Payton Pritchard’s increased confidence is paying off

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(Photo: Marc-Gregor Campredon)

Becoming a better basketball player is often seen as solely a question of skill development, but there is much more to it. 

Take for example point guard Payton Pritchard, who is coming off his rookie season with the Boston Celtics. While he has sharpened his skills since the end of the season, the 6’1 floor leader spent three games dominating NBA Summer League in Las Vegas by showing off a new level of confidence.

How confidence plays a vital role in development

Pritchard spent four years at the University of Oregon, playing over 4,800 career minutes for the Ducks, before becoming the 26th selection in the first round of the NBA Draft in 2020. Pritchard’s familiarity with Oregon over such a period of time allowed him to build an increased level of confidence, in large part due to repetitions and routine.

Every day, for four years, Pritchard would wear the same uniform, play under the same coach (Dana Altman), execute the same offense and thus get comfortable with the above grouping.

As such, it makes sense that when that pattern is broken – in this case by Pritchard entering the NBA – it takes time to build a new routine and feel comfortable in new surroundings. To his credit, Pritchard had an effective debut season, averaging 7.7 points per game while hitting over 41% of his three-point attempts.

However, this year’s Summer League showed a new level of comfortability for the 23-year-old who is likely to start at point guard for the Celtics this upcoming season.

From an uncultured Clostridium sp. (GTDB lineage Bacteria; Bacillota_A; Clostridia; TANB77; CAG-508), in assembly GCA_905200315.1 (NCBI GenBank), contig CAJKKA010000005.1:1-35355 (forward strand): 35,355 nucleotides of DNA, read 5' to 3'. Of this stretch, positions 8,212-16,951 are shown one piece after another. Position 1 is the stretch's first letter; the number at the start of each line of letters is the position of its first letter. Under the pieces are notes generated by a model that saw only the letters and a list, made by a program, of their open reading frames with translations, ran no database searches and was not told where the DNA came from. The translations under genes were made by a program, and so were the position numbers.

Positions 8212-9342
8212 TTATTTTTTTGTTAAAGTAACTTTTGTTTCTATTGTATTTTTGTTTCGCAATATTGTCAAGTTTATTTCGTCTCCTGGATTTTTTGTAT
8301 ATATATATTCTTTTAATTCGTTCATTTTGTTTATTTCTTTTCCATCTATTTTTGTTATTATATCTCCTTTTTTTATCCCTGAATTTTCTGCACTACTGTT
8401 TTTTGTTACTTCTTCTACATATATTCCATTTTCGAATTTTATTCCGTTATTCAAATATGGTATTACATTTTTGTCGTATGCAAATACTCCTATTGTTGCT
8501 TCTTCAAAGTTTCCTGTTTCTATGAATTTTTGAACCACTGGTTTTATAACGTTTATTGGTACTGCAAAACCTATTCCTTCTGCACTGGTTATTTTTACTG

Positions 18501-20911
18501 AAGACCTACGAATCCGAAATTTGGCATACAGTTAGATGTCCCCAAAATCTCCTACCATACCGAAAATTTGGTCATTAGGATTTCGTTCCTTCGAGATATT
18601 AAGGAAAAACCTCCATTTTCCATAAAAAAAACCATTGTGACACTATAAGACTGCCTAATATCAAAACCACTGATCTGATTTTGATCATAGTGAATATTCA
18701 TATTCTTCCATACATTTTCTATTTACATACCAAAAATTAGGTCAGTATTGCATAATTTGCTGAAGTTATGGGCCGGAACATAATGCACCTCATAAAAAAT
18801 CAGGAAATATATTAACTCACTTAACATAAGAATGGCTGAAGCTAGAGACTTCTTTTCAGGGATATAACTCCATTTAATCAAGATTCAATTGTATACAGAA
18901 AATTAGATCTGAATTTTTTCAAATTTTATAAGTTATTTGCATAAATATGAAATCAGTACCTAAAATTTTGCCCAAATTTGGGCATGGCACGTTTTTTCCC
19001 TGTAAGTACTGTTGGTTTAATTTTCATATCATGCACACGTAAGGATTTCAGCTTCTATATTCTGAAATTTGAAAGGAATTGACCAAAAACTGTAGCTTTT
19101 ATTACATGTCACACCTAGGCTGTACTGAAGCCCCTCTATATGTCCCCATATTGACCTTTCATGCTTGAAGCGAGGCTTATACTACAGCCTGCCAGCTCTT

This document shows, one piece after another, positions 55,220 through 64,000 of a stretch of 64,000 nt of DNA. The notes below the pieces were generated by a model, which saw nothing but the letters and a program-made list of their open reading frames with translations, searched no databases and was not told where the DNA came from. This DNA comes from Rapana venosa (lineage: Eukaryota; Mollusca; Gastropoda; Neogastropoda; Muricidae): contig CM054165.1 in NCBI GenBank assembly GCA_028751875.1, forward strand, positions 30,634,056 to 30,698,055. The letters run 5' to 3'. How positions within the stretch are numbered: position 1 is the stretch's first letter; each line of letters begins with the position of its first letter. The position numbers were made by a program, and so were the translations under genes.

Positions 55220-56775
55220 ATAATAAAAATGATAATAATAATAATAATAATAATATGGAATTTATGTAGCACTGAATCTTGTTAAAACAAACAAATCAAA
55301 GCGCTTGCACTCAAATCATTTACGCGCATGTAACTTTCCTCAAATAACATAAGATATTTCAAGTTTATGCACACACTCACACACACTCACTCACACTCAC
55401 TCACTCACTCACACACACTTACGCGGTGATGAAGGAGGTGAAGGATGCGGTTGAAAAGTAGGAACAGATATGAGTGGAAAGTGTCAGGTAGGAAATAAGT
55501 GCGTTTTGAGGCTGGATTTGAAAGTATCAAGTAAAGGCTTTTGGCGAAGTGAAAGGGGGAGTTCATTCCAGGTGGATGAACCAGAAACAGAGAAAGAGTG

Over a modest amount of 28.3 minutes of playing time per game, Pritchard averaged 20.3 points, 8.7 assists, 5.7 rebounds and 2.0 steals per game, while hitting a whopping five three-pointers per game.

While those numbers won’t be duplicated as the calendar turns to the regular season, Pritchard came into Las Vegas with a swagger and a confidence level that was undoubtedly met with enthusiasm by the Celtics front office and coaching staff.

Trusting his skills

The irony in Pritchard’s strong showing was that it didn’t display any new specific skills, but rather a stronger belief in the skills he already possessed.

Every three-point shot was taken with determination. Every drive was calculated and measured. Passes were easily whipped around with a clear level of trust in his teammates. There was no panic, no second-guessing, no feeling of being the new kid on the block and Pritchard leveraged all that into a three-game display of dominance.

Pritchard’s newfound confidence, especially taking charge with the ball in his hands, will play a crucial role for the Celtics for the 2021/2022 season, given that the team lost starting point guard Kemba Walker to the New York Knicks earlier this month. The point guard position is now split between Marcus Smart and Pritchard, whose growing comfortability with the role is key for Boston’s success.

While Summer League isn’t the regular season, it remains a solid jumping-off point for players to gauge where they are in their development and how to tailor the rest of their offseason training. For Pritchard, his success served as confirmation that was on the right track.

This was further confirmed on Saturday, just days after playing his last game in Summer League, where Pritchard scored 92 points in a pro-am game in Portland.

While the pro-am circuit isn’t known for defense, or substantial quality, it serves as yet another confidence-builder, which at the end of the day is a mental development that far too often flies under the radar.

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